- Carries a weapon to or possesses a weapon at school, on school premises, or at a school function under the jurisdiction of a State or Local Education Agency. (Weapon has the meaning given the term “dangerous weapon” under paragraph (2) of the first subsection (g) of section 930 of title 18, United States Code).
- Knowingly possesses or uses illegal drugs, or sells or solicits the sale of a controlled substance, while at school, on school premises, or at a school function under the jurisdiction of a State or Local Education Agency. (Controlled substance means a drug or other substance identified under schedules I, II, III, IV, or V in section 202 (c) of the Controlled Substances Act [21 U.S.C. 812 (c)]. Illegal drug means a controlled substance, but does not include a substance that is legally possessed or used under the supervision of a licensed health-care professional or that is legally possessed or used under any other authority under the IDEA or under any other provision of federal law).
- Has inflicted serious bodily injury upon another person while at a school, on school premises, or at a school function under the jurisdiction of a state or local education agency.
Appeal of Disciplinary Action:
If parent(s)/legal guardian(s) disagree with a decision regarding a manifestation determination or with any decision regarding placement for disciplinary reasons, the parent(s)/legal guardian(s) may file a due process complaint with the Office of Administrative Hearings (OAH) and Carroll County Public Schools (CCPS). If CCPS believes that maintaining the current placement of the student is substantially likely to result in injury to the student or others, CCPS may file a due process complaint with OAH and the parent(s)/legal guardian(s).
An Administrative Law Judge (ALJ) following the procedures described in Resolving Disagreements in the Special Education Manual, with the following exception, conducts the due process hearing. The hearing shall occur within 20 school days of the date of the hearing request and shall result in a determination in 10 school days after the hearing. In making a determination in a disciplinary appeal, the ALJ may:
- Return the student to the placement from which he/she was removed; or
- Order a change of placement of the student to an appropriate interim alternative educational setting for not more than 45 school days if the hearing officer determines that maintaining the current placement of the student is substantially likely to result in injury to the student or others.
When a due process complaint is requested by either the parent(s)/legal guardian(s) or school, the student remains in the interim alternative educational setting pending the decision of the ALJ or until the expiration of the time period provided (no more than 45 school days), whichever comes first, unless the parent(s)/legal guardian(s) and school agree otherwise.
Referral to and Action by Law Enforcement and Judicial Authorities: IDEA does not prohibit public agencies from reporting a crime to appropriate authorities and law enforcement. Judicial authorities may exercise their responsibilities in applying federal and state law to crimes committed by a student with a disability. Any agency reporting a crime shall supply copies of the student’s special education and disciplinary records to the appropriate authorities to the extent allowed by COMAR 13A.08.02, Student Records, with parent(s)/legal guardian(s) consent, or in accordance with exceptions to parent(s)/legal guardian(s) consent specified in the policy.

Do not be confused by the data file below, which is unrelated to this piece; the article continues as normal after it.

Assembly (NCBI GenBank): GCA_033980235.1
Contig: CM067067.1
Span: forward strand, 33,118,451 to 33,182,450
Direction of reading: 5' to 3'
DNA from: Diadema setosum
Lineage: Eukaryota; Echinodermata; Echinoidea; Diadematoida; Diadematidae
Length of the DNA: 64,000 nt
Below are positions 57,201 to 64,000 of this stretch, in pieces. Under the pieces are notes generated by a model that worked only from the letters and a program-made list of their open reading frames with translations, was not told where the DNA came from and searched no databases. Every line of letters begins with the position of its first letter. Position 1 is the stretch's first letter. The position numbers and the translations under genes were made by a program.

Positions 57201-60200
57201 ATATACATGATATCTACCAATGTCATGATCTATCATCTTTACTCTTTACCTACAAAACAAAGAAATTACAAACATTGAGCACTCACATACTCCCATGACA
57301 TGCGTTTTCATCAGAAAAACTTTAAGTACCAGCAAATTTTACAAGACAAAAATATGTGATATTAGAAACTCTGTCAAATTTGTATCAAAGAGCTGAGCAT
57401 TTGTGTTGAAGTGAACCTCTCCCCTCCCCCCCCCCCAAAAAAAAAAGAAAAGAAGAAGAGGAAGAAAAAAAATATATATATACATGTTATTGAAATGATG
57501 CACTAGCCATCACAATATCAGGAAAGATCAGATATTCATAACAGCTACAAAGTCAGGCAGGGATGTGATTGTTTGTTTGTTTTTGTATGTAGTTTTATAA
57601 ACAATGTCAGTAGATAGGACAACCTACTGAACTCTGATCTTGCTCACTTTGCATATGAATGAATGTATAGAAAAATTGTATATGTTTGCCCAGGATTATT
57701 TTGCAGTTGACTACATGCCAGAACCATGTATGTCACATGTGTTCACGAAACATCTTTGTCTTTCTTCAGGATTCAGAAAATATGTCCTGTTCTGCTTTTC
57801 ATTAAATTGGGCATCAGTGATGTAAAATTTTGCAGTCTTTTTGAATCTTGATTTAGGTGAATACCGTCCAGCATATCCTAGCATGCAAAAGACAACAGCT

- Student Discipline Records: Discipline records will be maintained in a separate file from the cumulative record.
- Records maintained for disciplinary purposes fall into two (2) categories:
- Suspension Notices (Called Discipline Records by MSDE) - includes information which supports or verifies the in-school suspension or out-of-school suspension (for 1 or more days) or expulsion of a student; at a minimum this information must include a description of the student’s behavior that resulted in disciplinary action, and a copy of the correspondence sent to the parents/legal guardians informing them of the student’s suspension or expulsion. (Note: “reportable offenses” are specifically excluded from being part of the student record.) Discipline information must include suspension and extended suspension and expulsion information.
- Suspension notices shall be maintained in the student’s cumulative folder.
- Suspension notices must be maintained through the age of 21.
- Other Disciplinary Information - includes information regarding actions other than suspension or expulsion taken to correct the student’s behavior, and information describing the student’s behavior that resulted in disciplinary action. This information may include: office referrals, exclusion from the classroom, detentions, etc.
- Transfer – Suspension Notices – current year
- Electronic Discipline Records shall be maintained through the age of 21.
- Hard copies/files shall be maintained for two years beyond the current school year.
- Drug/Alcohol and violence offenses are disciplinary records and are cumulative over a student’s school career, beginning with the age of responsibility (seven years of age).
- Suspension notices must be sent to other schools or other school systems when a student transfers. In addition, the student’s current discipline report in the electronic discipline system and the previous year’s report should be sent to the receiving school.